In recent years, the Hungarian government under the leadership of Victor Orban has been controversial with some members of the European Union and civil society organizations and domestic and international media groups due to its policies limiting press freedoms and the independence of its judiciary.
The Hungarian parliamentary election in April, however, provided Prime Minister Orban with a landslide victory, realized in part by the country’s economic vitality and political stability.
Katalin Nemeth, director of the Hungarian Investment and Trade Agency, brought to Atlanta on June 6 an upbeat, enthusiastic message about her country’s economic recovery after earlier visits to New York and Washington along with her appreciation for increased investment from the U.S. as well as from Germany and Russia.
Instead of having to take her word for it, the dozen attendees at a breakfast meeting at the World Trade Center Atlanta in Buckhead learned that the Financial Times Group’s fDI Magazine named Budapest, Hungary’s capital, as the most attractive Central and Eastern European city for foreign direct investment (FDI) in 2014.
Wroclaw and Katowice, Poland, were ranked second and third in the category.
The group invites submissions for its list “European Cities and Regions in the Future” biennially. It received 468 submissions for the 2014 rankings.
In addition to its first place honor for FDI, Budapest was ranked ninth on the overall list of the most popular investment destinations across Europe behind Brussels at eighth, but ahead of Moscow, 10th, as the only city in the top 10 from Central and Eastern Europe.
Budapest also was ranked eighth among the top ten in Europe for cost effectiveness behind Kiev, Ukraine, (seventh), but above Tibilisi, the Republic of Georgia, (ninth).
When Gyorgy Szapary, Hungary’s ambassador to the U.S., was in Atlanta in March he spoke with alarm about Russia’s push into the Crimean peninsula and its threats elsewhere in the Ukraine. He also criticized the U.S. for its lack of willingness to flex its military muscles elsewhere in the world such as in Syria to keep Russia in check.
But Ms. Nemeth revealed her economic focus by saying that Russian investment was very welcome in Hungary and that she expected more to come from the East.
Meanwhile, however, she made it clear that Hungary’s main economic partner was to the West with 60 percent of the country’s exports going to Europe.
“We are an exporting country. Hungary relies on exports,” she added, citing more than 80 percent of the country’s gross national product tied to its exports.
Hungary has been successful in attracting major international companies due to its location, its skilled workforce and its quality of life, she said.
She cited, AGCO Corp., United Parcel Service Inc. and NCR Corp. are examples of Georgia companies that have a presence in Hungary.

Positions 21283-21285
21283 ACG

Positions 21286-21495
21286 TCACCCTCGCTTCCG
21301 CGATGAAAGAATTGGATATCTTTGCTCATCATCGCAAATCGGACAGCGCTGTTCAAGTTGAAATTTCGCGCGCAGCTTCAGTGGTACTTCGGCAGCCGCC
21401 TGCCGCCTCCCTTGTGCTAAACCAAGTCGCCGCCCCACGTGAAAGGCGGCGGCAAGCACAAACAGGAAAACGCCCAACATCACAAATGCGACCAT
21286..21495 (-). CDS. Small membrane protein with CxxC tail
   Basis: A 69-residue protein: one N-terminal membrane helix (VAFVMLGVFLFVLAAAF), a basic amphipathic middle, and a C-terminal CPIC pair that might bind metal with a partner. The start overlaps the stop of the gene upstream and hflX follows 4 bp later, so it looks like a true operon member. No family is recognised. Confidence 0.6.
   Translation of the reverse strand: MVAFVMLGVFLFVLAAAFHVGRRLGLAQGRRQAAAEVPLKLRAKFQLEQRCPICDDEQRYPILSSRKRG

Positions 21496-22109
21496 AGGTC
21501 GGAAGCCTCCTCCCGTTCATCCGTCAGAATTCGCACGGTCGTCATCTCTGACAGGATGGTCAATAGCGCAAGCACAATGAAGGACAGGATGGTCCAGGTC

In addition, she pointed to Hungary’s strengths as a producer in the automotive, electronic, renewable energy and agricultural sectors as well as life sciences, logistics and information and communication technologies.
According to Ms. Nemeth, Hungary also benefited from its membership in the European Union in 2004 due to the reconstruction and development funds it received over the past 10 years. Hungary’s decision to delay its entry into the eurozone gave its currency greater flexibility during the economic downturn thereby keeping its exports highly competitive, she added.
She also said that Hungary expects its GDP to grow at a rate of more than 3 percent this year and she extolled its new business registration forms that enable new companies including foreign companies to be up and running within five days of registering.
And she cited new language policies requiring university studenets to learn a foreign language before they can graduate, which, she said, facilitated foreign investment and reinforced the quality of the country’s workforce. English and German are the preferred languages, she said.
Russian, which used to be required but with the collapse of the Soviet Union was unpopular, is gaining some ground due to growing economic prospects.
Ms. Nemeth’s optimistic view was reinforced at the breakfast meeting by David Bruce, a professor at Georgia State University‘s Robinson College of Business, who traveled with a dozen students to Budapest earlier this summer.
Dr. Bruce and Pedro Carrillo, his colleague on the Robinson staff, were most impressed, he told Global Atlanta, with the operations of the Hungarian axel manufacturer, Raba Automotive Holding Plc, and the Danish industrial pump manufacturer Grundfos Holding A/S/, which they visited.
Ms. Nemeth was accompanied by Judit Czako, head of HITA’s knowledge-based industries and services department, during her visit to Atlanta.
To learn more about the visit of Ms Nemeth, call John Parkerson, the honorary consul of Hungary, based in Atlanta, at 404-954-6970 or send him an email at firstname.lastname@example.org